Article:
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'Scrooged' (PG-13)By Joe Brown
November 25, 1988
BILL MURRAY is the nuttiest part of "Scrooged," a big fruitcake of a holiday movie that does a 1980s number on "A Christmas Carol." This is not a "good movie" -- in fact, it's a sprawling mess -- but I like it. And I mean that sincerely, you knucklehead.
Murray plays Scrooge-sub Frank Cross, "the youngest network president in television history," an ultra-yuppie who comes up with the crassest Christmas cash-in ever: a Christmas Eve global-satellite linkup of a musical "Scrooge" with Buddy Hackett as Scrooge, the Solid Gold Dancers as scantily-clad elvettes, and Mary Lou Retton as Tiny Tim. "She won't just throw away her crutches," he exults, "she'll do a double somersault!"
While sleazily staging this festive fiasco, Cross runs into his adoring old love (played by an excessively goo-goo-eyed Karen Allen) and snubs her again; fires his Milquetoast underling (manic comic Bobcat Goldthwait) on Christmas Eve; and gives his trusty secretary and his own brother bath towels for Christmas (his big business friends get VCRs). It's clear this stingy guy needs a lesson about the true meaning of Christmas, and so he gets a go-round with the traditional trio of ghosts, suitably changed to suit the times.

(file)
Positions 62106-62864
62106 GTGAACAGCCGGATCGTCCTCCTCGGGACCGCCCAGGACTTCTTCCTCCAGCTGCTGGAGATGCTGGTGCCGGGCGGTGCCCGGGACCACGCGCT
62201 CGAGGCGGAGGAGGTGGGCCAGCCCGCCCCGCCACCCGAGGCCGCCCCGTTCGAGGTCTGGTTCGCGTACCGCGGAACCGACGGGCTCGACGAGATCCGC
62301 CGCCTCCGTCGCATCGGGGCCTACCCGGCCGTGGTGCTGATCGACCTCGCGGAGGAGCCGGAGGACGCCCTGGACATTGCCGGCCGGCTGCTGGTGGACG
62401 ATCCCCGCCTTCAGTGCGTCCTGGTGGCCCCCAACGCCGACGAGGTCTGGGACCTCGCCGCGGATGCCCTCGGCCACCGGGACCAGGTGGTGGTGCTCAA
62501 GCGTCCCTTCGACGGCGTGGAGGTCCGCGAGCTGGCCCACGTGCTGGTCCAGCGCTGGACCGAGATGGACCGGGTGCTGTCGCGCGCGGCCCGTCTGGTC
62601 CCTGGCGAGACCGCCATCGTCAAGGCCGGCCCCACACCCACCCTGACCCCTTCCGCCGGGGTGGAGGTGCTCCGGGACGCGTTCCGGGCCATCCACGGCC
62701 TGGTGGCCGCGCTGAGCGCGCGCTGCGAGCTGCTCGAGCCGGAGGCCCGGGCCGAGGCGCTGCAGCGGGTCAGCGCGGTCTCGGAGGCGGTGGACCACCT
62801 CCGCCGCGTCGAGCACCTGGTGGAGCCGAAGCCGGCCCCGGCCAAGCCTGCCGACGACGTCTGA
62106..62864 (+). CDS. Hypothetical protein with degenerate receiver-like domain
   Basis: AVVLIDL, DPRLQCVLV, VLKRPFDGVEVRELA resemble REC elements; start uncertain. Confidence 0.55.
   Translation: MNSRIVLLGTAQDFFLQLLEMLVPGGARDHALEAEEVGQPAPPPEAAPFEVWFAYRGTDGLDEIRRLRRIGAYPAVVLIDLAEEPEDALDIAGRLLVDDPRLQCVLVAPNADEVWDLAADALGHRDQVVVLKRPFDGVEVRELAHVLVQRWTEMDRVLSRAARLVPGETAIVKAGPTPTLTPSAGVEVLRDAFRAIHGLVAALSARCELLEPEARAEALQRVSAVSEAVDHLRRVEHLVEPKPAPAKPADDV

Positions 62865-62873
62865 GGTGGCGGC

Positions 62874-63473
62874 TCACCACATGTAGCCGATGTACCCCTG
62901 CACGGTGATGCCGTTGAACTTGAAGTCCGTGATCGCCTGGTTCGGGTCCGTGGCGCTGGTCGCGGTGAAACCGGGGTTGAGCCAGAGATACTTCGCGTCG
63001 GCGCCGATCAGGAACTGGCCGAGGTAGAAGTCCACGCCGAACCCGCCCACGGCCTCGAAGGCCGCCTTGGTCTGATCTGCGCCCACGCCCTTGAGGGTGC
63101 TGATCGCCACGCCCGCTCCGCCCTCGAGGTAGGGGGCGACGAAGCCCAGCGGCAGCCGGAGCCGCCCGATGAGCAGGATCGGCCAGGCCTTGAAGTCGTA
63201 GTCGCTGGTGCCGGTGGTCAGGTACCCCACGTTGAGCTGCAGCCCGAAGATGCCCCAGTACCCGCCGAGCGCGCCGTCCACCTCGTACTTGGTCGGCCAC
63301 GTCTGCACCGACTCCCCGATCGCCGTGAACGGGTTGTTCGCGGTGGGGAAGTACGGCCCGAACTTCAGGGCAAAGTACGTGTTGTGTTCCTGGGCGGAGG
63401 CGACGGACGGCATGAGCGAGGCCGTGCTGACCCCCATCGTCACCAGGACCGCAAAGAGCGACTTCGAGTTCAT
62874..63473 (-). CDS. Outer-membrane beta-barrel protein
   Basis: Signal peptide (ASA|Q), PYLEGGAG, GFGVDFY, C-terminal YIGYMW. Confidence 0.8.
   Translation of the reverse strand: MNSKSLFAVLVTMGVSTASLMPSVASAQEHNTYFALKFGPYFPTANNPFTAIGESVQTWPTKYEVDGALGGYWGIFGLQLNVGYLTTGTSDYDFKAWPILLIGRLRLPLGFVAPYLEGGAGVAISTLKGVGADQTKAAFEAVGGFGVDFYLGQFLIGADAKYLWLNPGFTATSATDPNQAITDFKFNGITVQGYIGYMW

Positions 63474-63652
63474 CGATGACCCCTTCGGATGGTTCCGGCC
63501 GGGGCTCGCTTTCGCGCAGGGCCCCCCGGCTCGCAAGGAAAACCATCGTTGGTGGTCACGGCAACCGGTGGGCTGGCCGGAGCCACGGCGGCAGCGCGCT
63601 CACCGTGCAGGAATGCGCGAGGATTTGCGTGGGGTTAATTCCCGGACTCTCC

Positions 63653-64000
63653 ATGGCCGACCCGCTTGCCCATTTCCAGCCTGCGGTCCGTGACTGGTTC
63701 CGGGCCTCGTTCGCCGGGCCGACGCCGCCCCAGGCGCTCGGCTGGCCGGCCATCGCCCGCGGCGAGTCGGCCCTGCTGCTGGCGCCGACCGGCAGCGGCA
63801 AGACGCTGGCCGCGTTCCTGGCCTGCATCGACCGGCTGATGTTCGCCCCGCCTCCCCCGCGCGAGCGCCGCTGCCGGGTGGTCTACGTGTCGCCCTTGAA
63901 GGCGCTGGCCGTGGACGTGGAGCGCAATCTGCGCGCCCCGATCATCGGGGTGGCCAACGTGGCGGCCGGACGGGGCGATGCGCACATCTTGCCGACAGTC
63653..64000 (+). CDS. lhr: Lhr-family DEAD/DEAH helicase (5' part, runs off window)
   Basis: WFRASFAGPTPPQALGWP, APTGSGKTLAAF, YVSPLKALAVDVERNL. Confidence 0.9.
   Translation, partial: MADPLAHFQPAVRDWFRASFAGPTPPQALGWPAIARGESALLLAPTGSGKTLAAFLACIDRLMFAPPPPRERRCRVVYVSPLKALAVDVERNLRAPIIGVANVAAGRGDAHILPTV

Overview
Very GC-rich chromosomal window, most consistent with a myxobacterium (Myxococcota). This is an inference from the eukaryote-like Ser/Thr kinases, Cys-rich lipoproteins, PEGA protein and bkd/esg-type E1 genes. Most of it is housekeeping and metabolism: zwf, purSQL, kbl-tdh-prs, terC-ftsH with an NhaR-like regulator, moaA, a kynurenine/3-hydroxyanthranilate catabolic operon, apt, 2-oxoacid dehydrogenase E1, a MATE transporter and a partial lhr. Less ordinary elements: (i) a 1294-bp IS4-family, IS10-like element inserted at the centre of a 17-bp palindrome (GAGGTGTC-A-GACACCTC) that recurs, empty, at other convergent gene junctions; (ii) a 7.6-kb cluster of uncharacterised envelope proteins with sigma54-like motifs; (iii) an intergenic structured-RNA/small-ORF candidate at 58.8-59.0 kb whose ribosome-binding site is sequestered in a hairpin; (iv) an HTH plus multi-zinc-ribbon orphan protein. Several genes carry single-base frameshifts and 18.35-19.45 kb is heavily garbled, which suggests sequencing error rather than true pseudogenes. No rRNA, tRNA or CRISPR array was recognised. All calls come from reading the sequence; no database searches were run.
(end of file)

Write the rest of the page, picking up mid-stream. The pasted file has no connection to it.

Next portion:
Murray creates a credible, comical character for the driven Cross, whom we observe clawing his way to the top through the '60s, '70s and '80s. The hyperneurotic Goldthwait is twitchingly touching as a Bob Cratchit-type with a shotgun. Cobweb-encrusted and decomposing messily, John Forsythe updates Jacob Marley (he's chained to his golf bag). David Johansen, aka Buster Poindexter, is the gravel-voiced Ghost of Christmas Past who takes Cross on a rattling cab ride through his own sad childhood. Carol Kane is a knockout as the sweetly violent Ghost of Christmas Present, and there's a horrifyingly high-tech Ghost of Christmas Yet To Come.
The busy, noisy screen is sprinkled with cameos -- you'll catch Miles Davis and Paul Shaffer among the buskers jamming Christmas carols on a streetcorner. Murray's brother Brian Doyle-Murray plays his father, brother John Murray plays Cross's brother, and brother Joel Murray plays a party guest.
"Scrooged" was written by Mitch Glazer and Michael O'Donoghue, who supplied most of the nastier (and funnier) moments for the original "Saturday Night Live," and directed by Richard Donner, who specializes in "Superman"-style spectacles. From start to finish (stay for the credits), the script is filled with cliche'-busters and loaded with the kind of satirical swipes SCTV would be proud of.
While "Scrooged" will never become a seasonal tradition in the mold of "Miracle on 34th Street" or "It's a Wonderful Life" (it will date rather quickly, for one thing, and it will either scare, or sail over, the heads of the kiddie crowd), it should provide plenty of holiday jollies this year. As Frank Cross says in his own scary, smarmy promos for "Scrooge": "Yule love it."
Copyright The Washington Post